From Hobo the Bearded Collie
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Cracked skin on Paws and nose during Winter.
Dry or cracked paws and even chapped skin around the nose and mouth can be problems for dogs.  This can happen in the winter or summer.  The obvious problem in the winter is snow or ice.  And in summer, walks on hot pavement (asphault or even cement) can burn or blister the feet.

In cold weather,  paws are often swollen and irritated. and the skin can become red and inflamed between the toes.   You may even see your dog limping as this can be very painful. Cracked, sore pads are also a problem.

One obvious preventative measure you can take to protect your dog's paws is to purchase dog booties.  Most online pet supplies carry these products.  But if you have the oportunity to have them custom fitted you will have a better chance that they will stay on.  For example, in the winter, if your dog is our in the yard in deep snow, the snow might actually cause the boot to be pulled off and be lost in the snow.probles with boots that are too large include loss of traction on slippery surfaces or allowing snow to enter at the top.  Too small and they can cut off circulation.  Remember to check the fit of the boot often and also check for holes and wear.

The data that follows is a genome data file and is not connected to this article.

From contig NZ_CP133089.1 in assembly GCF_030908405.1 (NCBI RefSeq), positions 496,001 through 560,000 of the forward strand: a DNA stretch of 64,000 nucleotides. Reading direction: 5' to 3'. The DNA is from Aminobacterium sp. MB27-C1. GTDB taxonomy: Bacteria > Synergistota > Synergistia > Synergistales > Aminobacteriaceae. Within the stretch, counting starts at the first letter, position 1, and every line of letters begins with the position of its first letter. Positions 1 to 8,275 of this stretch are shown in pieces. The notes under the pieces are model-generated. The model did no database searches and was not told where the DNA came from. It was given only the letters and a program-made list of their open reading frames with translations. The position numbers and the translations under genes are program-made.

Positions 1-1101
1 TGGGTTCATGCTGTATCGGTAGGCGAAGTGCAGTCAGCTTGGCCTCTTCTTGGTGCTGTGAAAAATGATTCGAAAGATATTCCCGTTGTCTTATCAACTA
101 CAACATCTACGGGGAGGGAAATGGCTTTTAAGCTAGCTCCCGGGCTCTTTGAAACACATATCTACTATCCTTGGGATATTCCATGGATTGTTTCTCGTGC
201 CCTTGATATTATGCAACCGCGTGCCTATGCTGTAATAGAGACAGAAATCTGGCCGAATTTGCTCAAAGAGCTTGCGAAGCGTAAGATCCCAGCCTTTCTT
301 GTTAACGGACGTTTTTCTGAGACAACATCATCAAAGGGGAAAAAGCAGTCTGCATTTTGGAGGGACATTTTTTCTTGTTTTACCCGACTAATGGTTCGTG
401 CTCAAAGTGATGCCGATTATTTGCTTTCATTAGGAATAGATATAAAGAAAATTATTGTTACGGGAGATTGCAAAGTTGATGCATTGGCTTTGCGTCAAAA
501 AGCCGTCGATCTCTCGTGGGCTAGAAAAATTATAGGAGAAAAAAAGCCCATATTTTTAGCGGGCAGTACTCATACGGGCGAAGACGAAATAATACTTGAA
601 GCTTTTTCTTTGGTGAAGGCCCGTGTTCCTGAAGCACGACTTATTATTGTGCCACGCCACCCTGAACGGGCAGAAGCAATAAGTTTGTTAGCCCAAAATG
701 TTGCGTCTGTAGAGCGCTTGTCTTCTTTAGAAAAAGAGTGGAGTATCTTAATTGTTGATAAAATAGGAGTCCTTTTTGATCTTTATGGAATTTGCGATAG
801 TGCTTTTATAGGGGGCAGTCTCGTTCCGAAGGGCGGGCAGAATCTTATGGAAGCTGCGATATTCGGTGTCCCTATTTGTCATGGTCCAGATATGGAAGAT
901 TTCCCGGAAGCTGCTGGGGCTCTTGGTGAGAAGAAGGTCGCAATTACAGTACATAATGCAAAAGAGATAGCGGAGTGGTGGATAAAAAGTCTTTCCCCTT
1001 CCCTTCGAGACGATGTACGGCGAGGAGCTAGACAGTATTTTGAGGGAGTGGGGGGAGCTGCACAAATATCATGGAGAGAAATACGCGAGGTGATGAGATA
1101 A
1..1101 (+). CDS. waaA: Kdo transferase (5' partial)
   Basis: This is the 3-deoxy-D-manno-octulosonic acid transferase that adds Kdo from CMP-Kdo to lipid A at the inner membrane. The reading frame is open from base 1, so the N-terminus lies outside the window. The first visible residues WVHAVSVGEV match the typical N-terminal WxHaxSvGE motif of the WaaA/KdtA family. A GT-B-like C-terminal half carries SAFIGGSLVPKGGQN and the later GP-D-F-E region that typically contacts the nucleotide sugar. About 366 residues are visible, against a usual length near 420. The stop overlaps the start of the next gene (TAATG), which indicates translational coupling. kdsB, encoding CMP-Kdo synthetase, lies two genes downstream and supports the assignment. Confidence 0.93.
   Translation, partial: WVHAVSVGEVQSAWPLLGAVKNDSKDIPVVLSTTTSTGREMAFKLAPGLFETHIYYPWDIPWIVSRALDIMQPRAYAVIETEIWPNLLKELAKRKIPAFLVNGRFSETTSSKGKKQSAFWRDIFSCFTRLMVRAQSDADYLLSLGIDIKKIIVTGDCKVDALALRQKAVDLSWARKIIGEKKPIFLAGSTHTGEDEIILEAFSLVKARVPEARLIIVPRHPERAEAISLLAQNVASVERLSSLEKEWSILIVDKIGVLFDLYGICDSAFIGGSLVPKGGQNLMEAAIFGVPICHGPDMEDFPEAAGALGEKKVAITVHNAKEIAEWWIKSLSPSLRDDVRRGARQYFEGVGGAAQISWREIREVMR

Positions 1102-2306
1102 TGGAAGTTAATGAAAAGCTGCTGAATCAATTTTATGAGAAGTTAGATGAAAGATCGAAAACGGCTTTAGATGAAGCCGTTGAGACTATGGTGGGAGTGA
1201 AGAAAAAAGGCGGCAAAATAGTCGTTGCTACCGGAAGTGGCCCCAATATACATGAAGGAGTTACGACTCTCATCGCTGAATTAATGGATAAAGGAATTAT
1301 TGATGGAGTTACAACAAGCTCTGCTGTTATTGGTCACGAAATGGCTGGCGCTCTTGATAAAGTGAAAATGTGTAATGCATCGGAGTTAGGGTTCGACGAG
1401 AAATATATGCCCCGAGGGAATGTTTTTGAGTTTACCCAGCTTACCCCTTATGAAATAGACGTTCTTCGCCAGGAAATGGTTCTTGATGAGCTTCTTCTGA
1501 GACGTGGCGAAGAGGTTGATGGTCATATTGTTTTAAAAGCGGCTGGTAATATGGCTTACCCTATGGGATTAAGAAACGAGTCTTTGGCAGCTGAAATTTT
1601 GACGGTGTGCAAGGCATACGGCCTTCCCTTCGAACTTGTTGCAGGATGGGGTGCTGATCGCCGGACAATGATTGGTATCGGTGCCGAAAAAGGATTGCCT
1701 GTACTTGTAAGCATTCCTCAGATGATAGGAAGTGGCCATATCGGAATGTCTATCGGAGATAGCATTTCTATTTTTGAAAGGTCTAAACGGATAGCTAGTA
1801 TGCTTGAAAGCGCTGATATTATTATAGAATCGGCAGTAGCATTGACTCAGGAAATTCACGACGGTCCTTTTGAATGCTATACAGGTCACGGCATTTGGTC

There are products that are like oinments that can be applied to the feet both for protection and to help them heal:

Simple, but a little messy for the feet is – plain old vasoline.  This would help keep snow oand ice from building up in the paw area - and help prevent moisture loss from the skin - but would not protect from burns or frostbite. 

Much better and doesn’t seem to pick up stones and things is Musher's Secret.  It's an oil/wax mixture that sticks really well to the paws even in the wet grit.  Available from most catalog places, some feed stores, etc.  Other brands are  “Protecta-Pad” for dry pad’s and elbows, and Paw Protecting Balm (this last one from Martha Stewart)– but we don’t have any experience with these.  The Musher’s is the most commonly used – even for dogs when they are herding.  We have heard of people putting cortisone type ointments on the pads, in the cracks, but then you need to put a sock or something over it because you can not lick this area – takes about 3 days to heal.  We would try the other above products first – especially the Musher’s as it is completely non toxic.

For the chapped nose, we have used human brands (like chapstick and lipbalm) and have some sucess.

Be sure to read "Ice in My Paws" as Salt used for deicing may also be a cause of dry cracked paws. In this case, washing the feet regularly and drying them is advised. More winter advice is found in the article "Winter DOG Safety Tips"

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